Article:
I hope the photos provide what you need. I have 2 more similar rails like these, mounted further back from these two on other plywood. The rail closest to the backdrops is used for clamping fabric or paper backdrops that will not be added to rollers. The other rails being further back, are used more frequently, but at the moment there is nothing mounted on them. The two GVM LED panels were used to light the backdrop for something that I was doing a few days ago. They can be used on batteries or AC power, but for what I was doing, I didn't bother running AC power to them. 

You can see the way that they are attached. The third photo shows a closeup of the electrical conduit beam clamp and photography spigot attached. I have replaced the square head bolt with a thumb screw bolt, to make it easier for me to attach and remove these from the rail, but it isn't necessary if you are willing to take a small adjustable wrench up the ladder when they need to be moved.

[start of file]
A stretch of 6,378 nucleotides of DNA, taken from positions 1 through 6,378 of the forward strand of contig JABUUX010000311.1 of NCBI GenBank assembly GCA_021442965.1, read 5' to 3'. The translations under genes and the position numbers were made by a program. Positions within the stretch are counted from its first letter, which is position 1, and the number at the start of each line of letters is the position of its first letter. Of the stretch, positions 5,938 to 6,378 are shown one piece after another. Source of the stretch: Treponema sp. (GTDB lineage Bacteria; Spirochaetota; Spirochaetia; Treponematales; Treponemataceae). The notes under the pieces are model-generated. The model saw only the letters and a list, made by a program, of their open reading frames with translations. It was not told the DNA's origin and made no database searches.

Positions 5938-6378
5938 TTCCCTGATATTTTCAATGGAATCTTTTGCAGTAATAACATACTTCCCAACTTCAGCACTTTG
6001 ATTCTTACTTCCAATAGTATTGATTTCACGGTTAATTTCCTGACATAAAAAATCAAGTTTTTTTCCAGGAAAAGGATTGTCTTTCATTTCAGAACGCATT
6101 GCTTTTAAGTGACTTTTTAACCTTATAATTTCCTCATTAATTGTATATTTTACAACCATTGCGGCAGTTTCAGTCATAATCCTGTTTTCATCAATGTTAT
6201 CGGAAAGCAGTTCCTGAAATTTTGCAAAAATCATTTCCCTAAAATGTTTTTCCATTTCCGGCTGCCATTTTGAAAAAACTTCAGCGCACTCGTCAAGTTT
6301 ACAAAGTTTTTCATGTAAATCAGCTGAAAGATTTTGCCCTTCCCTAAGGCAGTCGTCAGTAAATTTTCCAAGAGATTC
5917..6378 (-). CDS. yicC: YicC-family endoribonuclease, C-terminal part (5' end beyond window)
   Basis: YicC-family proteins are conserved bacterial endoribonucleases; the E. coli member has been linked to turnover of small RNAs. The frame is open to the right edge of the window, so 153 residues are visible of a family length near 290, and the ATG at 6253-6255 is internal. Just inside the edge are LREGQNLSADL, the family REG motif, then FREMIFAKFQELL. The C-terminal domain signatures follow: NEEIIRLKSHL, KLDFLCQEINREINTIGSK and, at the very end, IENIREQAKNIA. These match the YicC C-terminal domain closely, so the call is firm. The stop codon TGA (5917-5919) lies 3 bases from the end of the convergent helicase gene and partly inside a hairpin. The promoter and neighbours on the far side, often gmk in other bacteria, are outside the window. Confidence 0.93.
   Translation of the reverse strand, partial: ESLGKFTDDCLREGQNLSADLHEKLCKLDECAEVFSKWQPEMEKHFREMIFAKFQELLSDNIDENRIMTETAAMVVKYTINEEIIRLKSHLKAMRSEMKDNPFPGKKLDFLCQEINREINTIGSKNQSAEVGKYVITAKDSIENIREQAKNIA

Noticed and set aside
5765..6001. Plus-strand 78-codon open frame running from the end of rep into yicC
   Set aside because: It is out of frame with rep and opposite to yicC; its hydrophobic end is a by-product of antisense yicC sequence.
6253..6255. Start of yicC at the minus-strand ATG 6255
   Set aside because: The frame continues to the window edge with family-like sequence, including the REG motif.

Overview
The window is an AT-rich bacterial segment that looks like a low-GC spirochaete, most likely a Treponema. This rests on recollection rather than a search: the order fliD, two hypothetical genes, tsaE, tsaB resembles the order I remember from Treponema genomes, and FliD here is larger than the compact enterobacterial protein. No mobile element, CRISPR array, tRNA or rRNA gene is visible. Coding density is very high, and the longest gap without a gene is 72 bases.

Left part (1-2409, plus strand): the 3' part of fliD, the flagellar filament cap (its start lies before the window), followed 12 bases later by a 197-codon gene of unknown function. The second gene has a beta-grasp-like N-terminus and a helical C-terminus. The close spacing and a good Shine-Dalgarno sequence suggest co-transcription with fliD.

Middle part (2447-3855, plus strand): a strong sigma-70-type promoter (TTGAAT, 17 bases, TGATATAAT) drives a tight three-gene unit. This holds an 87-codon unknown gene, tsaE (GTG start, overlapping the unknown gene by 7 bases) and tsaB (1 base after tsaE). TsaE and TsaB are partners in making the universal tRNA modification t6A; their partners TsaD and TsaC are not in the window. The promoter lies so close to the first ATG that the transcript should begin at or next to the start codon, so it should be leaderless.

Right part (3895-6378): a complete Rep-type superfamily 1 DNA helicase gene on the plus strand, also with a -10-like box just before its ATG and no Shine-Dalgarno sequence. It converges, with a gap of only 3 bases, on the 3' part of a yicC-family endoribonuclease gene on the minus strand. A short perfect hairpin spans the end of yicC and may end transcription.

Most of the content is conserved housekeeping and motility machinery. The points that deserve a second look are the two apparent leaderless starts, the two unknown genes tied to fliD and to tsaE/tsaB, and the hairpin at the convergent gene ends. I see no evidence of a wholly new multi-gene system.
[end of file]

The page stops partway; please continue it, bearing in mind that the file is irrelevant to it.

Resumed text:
Also see the chains and hook looped around the rail and frame of the light. It's there just in case the light should fall from the spigot or the clamp from the rail. Safety is absolutely necessary when hanging and frequently moving overhead lights, soft boxes, etc. Since I haven't yet modified a light stand to be able to mount it upside down from the rail I can't attach a soft box to my rails at this time, but I think you can see the principle based on what I'm showing in the photos.